Football

Belfast Celtic: The Team That Died | Gunshots and Goalposts #1

After football arrived in Ireland in the late eighteen seventies, existing tensions between the Protestant and Catholic communities found an outlet in football grounds in Belfast and beyond. In 1886 Linfield Football Club was formed by workers at the Linfield Spinning Mill and became the favourite club of Protestants from the Shankill Road area of the city. Then, five years later another team was born, Belfast Celtic, who fulfilled the same purpose for the people of the Catholic Falls Road district.

By the early twentieth century their rivalry was firmly established and in 1912 they would square off at Belfast Celtic’s ‘Paradise’ ground, just months after the Titanic – built in Belfast – had sunk in the North Atlantic Ocean. Fistfights between fans broke out in the stands. Then, incredibly, a gunshot rang out, and then another. Ten thousand Belfast Celtic fans – some waving Sinn Fein flags – and eight thousand Linfield fans were locked in pitched tribal panic. The match was abandoned. Gunfire and the discharging of revolvers at football matches in Belfast became common.

During an Irish Cup match on St Patrick’s Day 1920 between Belfast Celtic and Glentoran, from east Belfast, largely supported by Protestants, a man fired a bullet into the section where fans of the latter club were standing. Another match was abandoned, and Belfast Celtic left Irish football for several years due to concerns for their safety. When they returned in 1924 the sectarian situation had calmed enough that it was possible to do so.

Ireland had been partitioned into the Irish Free State and Northern Ireland. Football had been divided too. The Irish Football Association retained control of the game in Northern Ireland, while the Football Association of Ireland took control everywhere else. This meant there were two national teams as well, both claiming the name Ireland and sometimes the same players. Between 1925 and 1948, Belfast Celtic won the Irish League eleven times and the Irish Cup on seven occasions. But a painful new chapter in their history was opened just after Christmas in 1948 when they faced Linfield at their opponents Windsor Park ground. Tensions between the Protestant Unionist and Catholic Nationalist communities were rising once again; Irish Taoiseach[TEE-SHAW] John Costello had declared Ireland a republic and announced that it would be leaving the British Commonwealth, sparking fears among unionists in Northern Ireland about the future of their young nation.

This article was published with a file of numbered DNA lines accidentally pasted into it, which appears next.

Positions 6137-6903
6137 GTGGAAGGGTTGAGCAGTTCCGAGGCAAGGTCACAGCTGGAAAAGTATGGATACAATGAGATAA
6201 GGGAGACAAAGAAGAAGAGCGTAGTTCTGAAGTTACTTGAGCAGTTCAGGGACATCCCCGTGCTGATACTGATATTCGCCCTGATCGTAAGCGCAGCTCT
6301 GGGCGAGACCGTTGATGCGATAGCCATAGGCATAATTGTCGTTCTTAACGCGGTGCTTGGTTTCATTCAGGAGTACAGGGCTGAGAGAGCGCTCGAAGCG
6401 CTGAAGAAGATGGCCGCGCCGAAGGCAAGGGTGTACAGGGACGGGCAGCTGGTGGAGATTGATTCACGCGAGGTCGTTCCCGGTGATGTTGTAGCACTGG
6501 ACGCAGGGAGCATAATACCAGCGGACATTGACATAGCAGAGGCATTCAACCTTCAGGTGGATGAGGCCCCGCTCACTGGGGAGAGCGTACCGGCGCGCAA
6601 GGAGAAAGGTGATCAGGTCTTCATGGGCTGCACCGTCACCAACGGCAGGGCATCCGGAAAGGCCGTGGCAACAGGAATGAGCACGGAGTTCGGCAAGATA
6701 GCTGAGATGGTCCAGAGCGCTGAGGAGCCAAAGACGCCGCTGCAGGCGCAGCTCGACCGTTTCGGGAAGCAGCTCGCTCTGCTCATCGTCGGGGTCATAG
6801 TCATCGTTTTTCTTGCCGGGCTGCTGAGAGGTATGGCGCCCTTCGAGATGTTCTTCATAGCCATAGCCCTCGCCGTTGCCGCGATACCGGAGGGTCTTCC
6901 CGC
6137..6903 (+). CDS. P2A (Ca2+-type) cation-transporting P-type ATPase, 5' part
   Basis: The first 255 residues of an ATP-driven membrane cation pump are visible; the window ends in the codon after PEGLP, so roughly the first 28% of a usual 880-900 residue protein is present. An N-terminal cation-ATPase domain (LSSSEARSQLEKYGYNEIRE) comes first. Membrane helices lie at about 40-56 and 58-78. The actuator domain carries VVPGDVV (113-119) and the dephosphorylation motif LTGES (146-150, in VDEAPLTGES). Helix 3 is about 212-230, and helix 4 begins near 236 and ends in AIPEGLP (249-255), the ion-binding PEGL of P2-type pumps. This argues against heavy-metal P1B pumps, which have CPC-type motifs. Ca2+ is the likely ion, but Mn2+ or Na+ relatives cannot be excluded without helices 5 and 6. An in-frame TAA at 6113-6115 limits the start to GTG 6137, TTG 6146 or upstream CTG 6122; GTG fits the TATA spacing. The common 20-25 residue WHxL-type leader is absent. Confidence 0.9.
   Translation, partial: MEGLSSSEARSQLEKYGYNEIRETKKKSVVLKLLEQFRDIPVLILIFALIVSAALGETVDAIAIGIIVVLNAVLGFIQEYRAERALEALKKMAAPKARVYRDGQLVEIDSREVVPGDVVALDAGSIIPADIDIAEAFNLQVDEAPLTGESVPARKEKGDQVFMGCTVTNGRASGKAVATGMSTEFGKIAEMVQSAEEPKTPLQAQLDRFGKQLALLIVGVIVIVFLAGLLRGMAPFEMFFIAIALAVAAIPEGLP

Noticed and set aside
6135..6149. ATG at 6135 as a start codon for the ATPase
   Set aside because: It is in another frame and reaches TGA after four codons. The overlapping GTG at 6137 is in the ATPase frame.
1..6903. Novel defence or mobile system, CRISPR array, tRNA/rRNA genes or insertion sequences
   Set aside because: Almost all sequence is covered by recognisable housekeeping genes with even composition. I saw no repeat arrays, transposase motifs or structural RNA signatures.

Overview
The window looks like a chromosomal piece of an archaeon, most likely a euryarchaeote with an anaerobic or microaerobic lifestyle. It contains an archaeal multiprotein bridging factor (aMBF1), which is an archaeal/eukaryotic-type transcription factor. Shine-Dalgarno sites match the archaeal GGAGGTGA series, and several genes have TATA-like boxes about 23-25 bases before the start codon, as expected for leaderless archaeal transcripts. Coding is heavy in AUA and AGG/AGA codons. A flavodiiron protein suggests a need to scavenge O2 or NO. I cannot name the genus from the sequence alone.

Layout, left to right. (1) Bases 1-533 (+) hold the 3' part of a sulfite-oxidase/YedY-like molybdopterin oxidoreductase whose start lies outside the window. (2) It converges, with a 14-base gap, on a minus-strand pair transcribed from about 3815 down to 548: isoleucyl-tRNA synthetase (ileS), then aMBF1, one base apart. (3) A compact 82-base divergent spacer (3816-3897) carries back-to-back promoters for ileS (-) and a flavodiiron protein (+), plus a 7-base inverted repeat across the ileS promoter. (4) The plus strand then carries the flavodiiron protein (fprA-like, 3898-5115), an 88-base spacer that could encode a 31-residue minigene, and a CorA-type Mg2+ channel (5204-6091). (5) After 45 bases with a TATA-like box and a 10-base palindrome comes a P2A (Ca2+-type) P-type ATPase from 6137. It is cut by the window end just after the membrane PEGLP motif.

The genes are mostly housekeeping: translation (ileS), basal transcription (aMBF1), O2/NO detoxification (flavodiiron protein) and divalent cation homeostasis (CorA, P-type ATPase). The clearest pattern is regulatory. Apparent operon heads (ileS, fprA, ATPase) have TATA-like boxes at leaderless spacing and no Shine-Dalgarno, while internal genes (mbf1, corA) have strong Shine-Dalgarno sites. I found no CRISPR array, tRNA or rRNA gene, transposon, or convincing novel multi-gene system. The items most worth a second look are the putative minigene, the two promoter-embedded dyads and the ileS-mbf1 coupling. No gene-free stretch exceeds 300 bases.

Twenty-seven thousand fans turned up for what, even halfway through the season, was seen as a league deciding match. Jimmy Jones, Belfast Celtic’s top scorer that season – already with twenty-six goals to his name – was the main target of abuse from Linfield fans. He was a Protestant playing for a team associated with Irish Nationalism, a fact which marked him as a traitor to some. Even his own cousin Jack was a former Linfield player. Early in the game he collided with Linfield’s Bob Bryson, breaking the latter man’s ankle. This left Linfield with nine men when the half time whistle blew, as Alex Russell had also left the field injured, in an age before substitutes were permitted. By the end of the match Belfast Celtic’s Paddy Bonnar and Linfield’s Albert Currie had been shown red cards, so just eighteen players remained when Linfield fans spilled over the barriers around the perimeter of the pitch, the final score at 1-1.​ Jimmy Jones was the player furthest from safety as they headed toward the Windsor Park changing rooms.

All trace of festive goodwill had evaporated as the verbal abuse of the young man turned physical; a sustained battering of someone an element of the crowd saw as ‘fair game’, his mother and father only able to look on as he disappeared under a mass of bodies. When he arrived at the Musgrave and Clark clinic his life was saved, but the same could barely be said of his leg. Esteemed Northern Irish football journalist Malcolm Brodie described it as ‘probably the most vicious assault on any player in the history of British football.’ Officially a minor in the eyes of the law at that time, Jones father had to lodge an appeal for compensation from the Belfast Corporation, receiving £4,361, or about £143,000 in today’s money. For Belfast Celtic, it was the beginning of the end. They would limp on until the end of the 1948/49 season but began selling star players to English clubs with everything pointing to a club who were winding up their affairs.

Whether they wanted to drop out of the game forever – or not – is not known but when they returned from a tour of the United States the club did not re-enter the Irish League, replaced by Crusaders of north Belfast. The original Belfast Big Two rivalry was no more. Linfield had won the title by five points in Belfast Celtic’s final season and west Belfast had lost what former player Jimmy Donnelly described as ‘a facet of life that was part of the social fabric of the local area.’ Decades later, a Belfast Celtic devotee remembered it as being ‘like a black cloud coming down, as if there was nothing to live for or look forward to on a Saturday. It’s a grief which never went away.’.

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